Annotations for “16: Who Goes There?” 8 pages in Cinema Purgatorio #16
Writer: Garth Ennis, Artist: Raulo Caceres
Note: Some of this is obvious, but you never know who’s reading and what their exposure is. If there’s anything we missed or got wrong, let us know in comments.
General: Pru captures a group of The Thing-type alien doppelgangers who have imitated her. In taking them to Squidpump’s hospital-jail, Pru catches up with her co-worker Eric. She receives a sunflower bouquet sent by Squidpump.
- The cover looks more like something from the movie Jurassic Park, referenced in issue #12. The scene does not appear in this issue.
- The title refers to the 1938 sci-fi novella Who Goes There? by John W. Campbell, Jr., written under the pen name Don A. Stuart.Who Goes There? was adapted to film three times, including the 1982 John Carpenter’s 1982 horror film The Thing. The plot features an alien that changes shape to mimic humans.
- The woman on the left is Pru (Prudence Slapweather).
- The license plate “R2” may be a call out to the R2D2 Star Wars droid.
- On the right is Pru’s paramedic co-worker Eric Astrachan, who last appeared in issue #13 where his werewolf lover David died.
- Similar to the underground scene in issue #3 P7,p3, Pru repeats her full name and the 9-digit number 042511950.
- “Them or something” is perhaps referencing the “thing.” This is, of course, the movie title. It is also the word used to describe the alien in the original novella.
- “Rounding up strays” is perhaps a reference to the alien mimicking stray dogs in Who Goes There? and The Thing.
- “Before you say it, social services already passed the buck.” – what does the “it” refer to that Pru is about to say?
- The aliens “get quite nasty if the brain has long enough to catch up with the change in the bodies” refers the nature of the alien inThe Thing. The aliens start somewhat fazed, and then become stronger and complete more-or-less indistinguishable mimicry.
- “Some Norwegian or Swedish guy” refers to the movie The Thing. The movie opens with the aftermath of an alien destruction of a Norwegian outpost. The character MacReady (played by Kurt Russell) repeatedly mistakenly calls the victims Swedes, instead of Norwegians. Watch this brief clip where he states “you really want to save those crazy Swedes” and, searching for survivors yells “Hey Sweden!”
- “The meat locker at WholeFoods” setting echoes the frozen arctic scenes from The Thing. The alien can essentially hibernate in freezing settings.
- “Suddenly splits into two and then four and then eight” – is this a scene fromThe Thing? – suggest??
- The “test… with blood and a hot needle” is from Who Goes There? andThe Thing, though done with a hot wire. Small pieces of the alien behave as independent organisms, so alien doppelganger blood recoils from hot wire.
- “Be sure to label samples carefully” – suggest?? (Is this the part about the mixing of the dog blood??)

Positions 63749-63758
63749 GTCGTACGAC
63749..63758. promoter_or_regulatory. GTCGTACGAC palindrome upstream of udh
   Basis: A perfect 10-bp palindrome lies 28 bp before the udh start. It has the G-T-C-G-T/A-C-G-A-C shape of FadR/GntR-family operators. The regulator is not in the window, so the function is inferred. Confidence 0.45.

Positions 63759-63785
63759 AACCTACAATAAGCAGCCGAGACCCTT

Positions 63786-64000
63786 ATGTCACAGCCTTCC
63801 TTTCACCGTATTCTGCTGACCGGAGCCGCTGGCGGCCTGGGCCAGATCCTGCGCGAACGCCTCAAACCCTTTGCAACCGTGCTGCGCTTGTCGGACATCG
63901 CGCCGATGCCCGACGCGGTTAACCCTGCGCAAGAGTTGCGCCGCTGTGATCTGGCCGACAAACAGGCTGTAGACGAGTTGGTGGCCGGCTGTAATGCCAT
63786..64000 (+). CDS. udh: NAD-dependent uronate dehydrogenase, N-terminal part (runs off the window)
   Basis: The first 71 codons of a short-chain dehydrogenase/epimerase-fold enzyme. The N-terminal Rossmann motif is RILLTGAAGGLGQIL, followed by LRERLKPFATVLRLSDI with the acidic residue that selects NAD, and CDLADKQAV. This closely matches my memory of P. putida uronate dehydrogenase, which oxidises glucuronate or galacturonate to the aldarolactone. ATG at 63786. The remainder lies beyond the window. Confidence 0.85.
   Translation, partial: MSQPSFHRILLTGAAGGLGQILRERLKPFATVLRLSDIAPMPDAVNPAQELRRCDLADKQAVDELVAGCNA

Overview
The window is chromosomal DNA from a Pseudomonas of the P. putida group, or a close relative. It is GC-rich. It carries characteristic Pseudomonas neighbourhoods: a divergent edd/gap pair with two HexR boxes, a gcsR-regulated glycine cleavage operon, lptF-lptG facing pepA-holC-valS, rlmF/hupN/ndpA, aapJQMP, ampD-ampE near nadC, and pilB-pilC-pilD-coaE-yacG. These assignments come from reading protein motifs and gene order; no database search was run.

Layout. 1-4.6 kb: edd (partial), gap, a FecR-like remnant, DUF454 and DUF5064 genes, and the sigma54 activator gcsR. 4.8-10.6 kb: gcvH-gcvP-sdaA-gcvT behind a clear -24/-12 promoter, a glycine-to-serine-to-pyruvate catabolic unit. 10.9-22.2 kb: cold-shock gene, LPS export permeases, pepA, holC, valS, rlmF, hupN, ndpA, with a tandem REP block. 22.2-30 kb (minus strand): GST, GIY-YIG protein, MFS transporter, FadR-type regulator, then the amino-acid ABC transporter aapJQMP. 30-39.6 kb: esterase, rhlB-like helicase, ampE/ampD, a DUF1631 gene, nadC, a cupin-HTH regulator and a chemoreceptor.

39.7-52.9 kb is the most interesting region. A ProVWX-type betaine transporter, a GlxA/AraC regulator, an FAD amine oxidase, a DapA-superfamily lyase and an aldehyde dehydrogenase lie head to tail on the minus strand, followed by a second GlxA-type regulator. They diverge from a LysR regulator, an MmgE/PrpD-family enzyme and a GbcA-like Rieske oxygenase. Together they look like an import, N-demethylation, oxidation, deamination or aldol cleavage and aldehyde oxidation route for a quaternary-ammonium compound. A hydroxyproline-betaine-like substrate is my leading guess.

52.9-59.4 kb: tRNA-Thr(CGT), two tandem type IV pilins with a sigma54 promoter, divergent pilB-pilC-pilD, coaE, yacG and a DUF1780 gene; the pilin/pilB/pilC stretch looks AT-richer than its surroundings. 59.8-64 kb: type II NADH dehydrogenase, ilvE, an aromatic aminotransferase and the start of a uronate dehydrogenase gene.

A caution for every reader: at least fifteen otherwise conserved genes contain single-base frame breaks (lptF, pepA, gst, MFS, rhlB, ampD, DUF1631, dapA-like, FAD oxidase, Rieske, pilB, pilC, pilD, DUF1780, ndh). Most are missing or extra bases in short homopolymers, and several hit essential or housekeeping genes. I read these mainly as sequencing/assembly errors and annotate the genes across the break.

- The split face resembles the initial corpse discovered early on in The Thing. A similar split head is shown in the 2011 prequel.
- The framing of the shadows on our protagonists, making each of them “half black, half white”, is reminiscent of the way the doppelgangers have been shifting identities.
- “David” is Astrachan’s werewolf lover, who died in CP#13.
- Astrachan continues to describe his lover David.
- The dialogue states “You think that’s what he wants?” and ” Knowing my luck… What’s new with you?” These seem to state that William is gay, and perhaps wants Astrachan’s romantic attention.
- The poses and slurred speech are apparently mocking William’s lisp. (Alternately, the speech could suggest that these two may also be doppelgangers. Since it’s merely a single-panel aberration, it’s probably just intended to raise the possibility explicitly, not to seriously suggest that it’s the case. Likely they are kidding around with each other.)
- “Unlucky in love” refers to the events of issue #14 where Pru hooked up with officer Montagnani.
- Pru’s parents were mentioned a few times. In CP#6 P3, the reader learns that their names are Annabelle and Alabaster Slapweather. In CP#14 P5,p4 the reader learns that they were decapitated.
- In CP#5 P6-7, the monster-demon Kazathoth first told Pru that her parents are in hell, then changed the story telling her that they are alive.
- Apparently officer Montagnani has been sending Pru roses to apologize for kicking her out of his place at the end of CP#14.
- “A long walk in the rain” is what followed the final panel of CP#14.
- These depict the hospital’s higher-up Jon Squidpump and his office. Squidpump has appeared several times before: in Code Pru #1 and #2, and CP#11.
- It is chilling that Squidpump knows Pru’s preference for sunflowers, and has sent them to her. It is not yet clear why.